Claudio Rodriguez
Head of Mexico City Office and Partner
Thompson & Knight
/
View from the Top

Legal Feasibility as Key to Achieve Certainty

By Dalia Maria de León | Mon, 03/30/2020 - 19:24

Q: What are the main concerns that you hear from your clients and how do you address them?

A: Our clients’ main concerns are the changes in regulations, documents, agreements, preliminary drafts and draft resolutions at different legislative levels. These modifications are impacting how the Energy Reform functions because the modifications have an impact also on the legal regulations of the energy sector. Thompson and Knight's strategy is first to understand what is legal and what really is purely ideological because we have seen many documents that can be misinterpreted. A strong legal advice starts in dividing both aspects.

As such, the added value Thompson & Knight offers its clients lies in two elements: we perfectly know how projects operate and we have the ability to discern what is legal from what is ideological or dogmatic. This has helped us to design a strong dispute resolution strategy. We have also detected the need to resort to legal mechanisms to confront the government when the legal viability of some of its resolutions comes into question.

Q: What problems does Thomson & Knight solve?

A: Historically, we had focused on providing legal counsel around all stages of project development. This means supporting the development and creation of value in projects. But recently, we have focused our efforts on defensive strategic consulting. We have been quite successful in contentious matters. Part of this can be attributed to our networking efforts, which have helped greatly to have our work recognized by industry players and peers.

We have developed many projects throughout the value chain: financing, creation of PPAs and EPC and development. We are currently working on project development, such as the financing of a photovoltaic project and advising a transnational company on the implementation of its distributed generation businesses in Mexico. Last year, however, we implemented a significant change in plans to focus more on pre-procedural regulatory consulting.

Q: What message should the public sector give the private sector to ensure competitiveness in the Mexican energy market? 

A: It all starts with the concept of energy sovereignty, which apparently does not yet have a unified definition within the government itself. From my point of view, it is important to strengthen PEMEX and CFE but this should not exclude the private sector. Energy sovereignty does not ipso facto imply the exclusion of private investment, this is where the misinterpretation lies. The strategy for energy sovereignty should not be based on a mere dogmatic understanding. Energy sovereignty will be successful to the extent that the government understands the value of private investment. To think that the State can do everything without the support of the private sector would cause the final push for energy sovereignty to fail and fall. The government must establish a clear, definitive and unique position concerning energy policies in Mexico.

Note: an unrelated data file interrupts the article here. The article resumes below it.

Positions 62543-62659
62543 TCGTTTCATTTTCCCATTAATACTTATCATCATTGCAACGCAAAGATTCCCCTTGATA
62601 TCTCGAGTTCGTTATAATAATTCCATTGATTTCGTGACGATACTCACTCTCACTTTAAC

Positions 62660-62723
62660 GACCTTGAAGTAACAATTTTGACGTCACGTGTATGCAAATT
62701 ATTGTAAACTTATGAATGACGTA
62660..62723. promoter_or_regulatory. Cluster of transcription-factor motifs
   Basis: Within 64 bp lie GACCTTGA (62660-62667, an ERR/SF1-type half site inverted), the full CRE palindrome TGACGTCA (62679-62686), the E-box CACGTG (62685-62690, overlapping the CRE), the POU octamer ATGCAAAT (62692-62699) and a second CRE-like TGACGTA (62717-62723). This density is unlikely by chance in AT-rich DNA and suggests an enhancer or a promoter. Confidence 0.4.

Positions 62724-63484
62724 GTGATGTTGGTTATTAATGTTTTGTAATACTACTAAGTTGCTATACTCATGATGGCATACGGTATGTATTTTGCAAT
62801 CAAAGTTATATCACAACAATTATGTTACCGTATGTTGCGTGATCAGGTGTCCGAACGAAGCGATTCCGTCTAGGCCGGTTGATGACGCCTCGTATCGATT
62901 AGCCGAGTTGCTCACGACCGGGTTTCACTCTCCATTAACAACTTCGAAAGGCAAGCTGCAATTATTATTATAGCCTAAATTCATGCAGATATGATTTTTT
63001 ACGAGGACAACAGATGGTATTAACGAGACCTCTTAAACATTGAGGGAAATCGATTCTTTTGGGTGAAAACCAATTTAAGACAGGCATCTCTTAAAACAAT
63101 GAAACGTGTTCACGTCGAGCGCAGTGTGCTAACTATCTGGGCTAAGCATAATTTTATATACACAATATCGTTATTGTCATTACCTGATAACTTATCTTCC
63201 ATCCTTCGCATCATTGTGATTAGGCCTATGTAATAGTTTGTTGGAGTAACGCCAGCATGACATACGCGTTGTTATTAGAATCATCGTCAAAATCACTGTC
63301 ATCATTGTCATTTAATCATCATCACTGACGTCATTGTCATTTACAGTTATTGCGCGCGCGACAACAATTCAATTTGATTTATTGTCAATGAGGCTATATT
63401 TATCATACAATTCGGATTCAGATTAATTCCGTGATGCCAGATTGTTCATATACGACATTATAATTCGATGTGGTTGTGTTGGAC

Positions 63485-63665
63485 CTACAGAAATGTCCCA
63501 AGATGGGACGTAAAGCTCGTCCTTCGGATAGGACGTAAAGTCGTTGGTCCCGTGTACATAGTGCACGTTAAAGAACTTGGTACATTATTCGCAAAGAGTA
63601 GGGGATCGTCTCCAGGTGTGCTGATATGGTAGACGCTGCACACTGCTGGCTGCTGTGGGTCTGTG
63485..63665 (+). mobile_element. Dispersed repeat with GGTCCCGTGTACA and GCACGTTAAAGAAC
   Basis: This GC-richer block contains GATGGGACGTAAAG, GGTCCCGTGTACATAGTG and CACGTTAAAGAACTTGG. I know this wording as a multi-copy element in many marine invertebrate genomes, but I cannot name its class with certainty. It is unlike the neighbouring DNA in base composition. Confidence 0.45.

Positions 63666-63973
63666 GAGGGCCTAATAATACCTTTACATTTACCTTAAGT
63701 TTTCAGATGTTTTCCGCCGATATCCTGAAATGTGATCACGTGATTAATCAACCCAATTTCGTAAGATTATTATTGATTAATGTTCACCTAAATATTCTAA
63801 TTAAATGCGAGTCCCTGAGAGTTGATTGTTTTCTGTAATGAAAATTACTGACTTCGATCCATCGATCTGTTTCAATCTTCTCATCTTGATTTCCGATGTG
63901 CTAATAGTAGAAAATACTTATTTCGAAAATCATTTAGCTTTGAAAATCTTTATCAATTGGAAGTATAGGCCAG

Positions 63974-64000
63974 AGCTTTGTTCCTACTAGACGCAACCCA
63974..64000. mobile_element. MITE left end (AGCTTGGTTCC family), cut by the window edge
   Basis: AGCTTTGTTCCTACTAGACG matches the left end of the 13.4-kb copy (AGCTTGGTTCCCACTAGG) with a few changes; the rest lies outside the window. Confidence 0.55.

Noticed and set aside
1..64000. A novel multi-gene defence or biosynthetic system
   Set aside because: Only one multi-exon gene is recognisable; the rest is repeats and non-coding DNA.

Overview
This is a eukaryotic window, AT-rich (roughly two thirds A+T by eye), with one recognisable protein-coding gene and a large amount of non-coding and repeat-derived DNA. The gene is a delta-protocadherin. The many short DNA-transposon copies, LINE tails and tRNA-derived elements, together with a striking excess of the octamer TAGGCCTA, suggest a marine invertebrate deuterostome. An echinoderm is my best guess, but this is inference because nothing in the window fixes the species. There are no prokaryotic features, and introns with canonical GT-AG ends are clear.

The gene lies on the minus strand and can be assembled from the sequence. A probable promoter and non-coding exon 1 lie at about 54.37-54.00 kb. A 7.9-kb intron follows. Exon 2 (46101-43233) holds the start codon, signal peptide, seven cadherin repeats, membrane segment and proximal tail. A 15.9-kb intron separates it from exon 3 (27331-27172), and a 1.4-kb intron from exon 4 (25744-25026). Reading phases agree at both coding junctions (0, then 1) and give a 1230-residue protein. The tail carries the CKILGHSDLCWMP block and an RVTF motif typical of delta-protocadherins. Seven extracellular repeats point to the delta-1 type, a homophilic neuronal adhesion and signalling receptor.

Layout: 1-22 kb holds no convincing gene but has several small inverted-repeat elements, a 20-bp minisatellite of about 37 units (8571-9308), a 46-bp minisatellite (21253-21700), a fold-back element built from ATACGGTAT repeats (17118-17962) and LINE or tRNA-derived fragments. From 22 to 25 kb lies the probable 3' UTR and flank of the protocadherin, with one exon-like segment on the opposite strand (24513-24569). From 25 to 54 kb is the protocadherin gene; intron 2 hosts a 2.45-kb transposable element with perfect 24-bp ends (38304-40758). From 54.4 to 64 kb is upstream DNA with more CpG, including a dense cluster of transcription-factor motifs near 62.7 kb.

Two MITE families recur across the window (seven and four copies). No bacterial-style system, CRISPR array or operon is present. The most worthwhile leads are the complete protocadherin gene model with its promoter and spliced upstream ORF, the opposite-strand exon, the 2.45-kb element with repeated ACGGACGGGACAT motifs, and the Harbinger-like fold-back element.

Q: What steps can be taken to increase legal certainty in the industry and continue to attract investments?

A: Once the government has defined a position that will help the private sector, it is essential to establish an operating basis. Similarly, CRE and CENACE must increase their efficiency because that is where the bottleneck exists. For example, when a customer wants to switch suppliers from CFE Básico to a qualified supplier, eventually he will have to contact CFE Distribución, but the approval for the connection of the load point could take a long time.

Q: What is required to ensure development of the renewable energy segment?

A: Due to the current economic landscape, many companies require greater value, experience and capital. For this reason, strategic alliances can be beneficial. It is essential to meet the need for better transmission lines. The government has absolute control of the networks on a regulatory level; however, they can enter into alliances with the private sector. This is ruled at Constitutional level. The future lies in both molecule and electricity storage, transmission lines, isolated supply and distributed generation. There will continue to be large-scale generation and despite the cancellation of public power auctions, many of my clients continue to develop projects. There are many clients that do not depend on the auctions, which were a great trigger for the renewable energy sector but at the end it is not the ultimate goal nor unique segment of the national electricity industry.

 

 

 

 

Dalia Maria de León Dalia Maria de León Journalist & Industry Analyst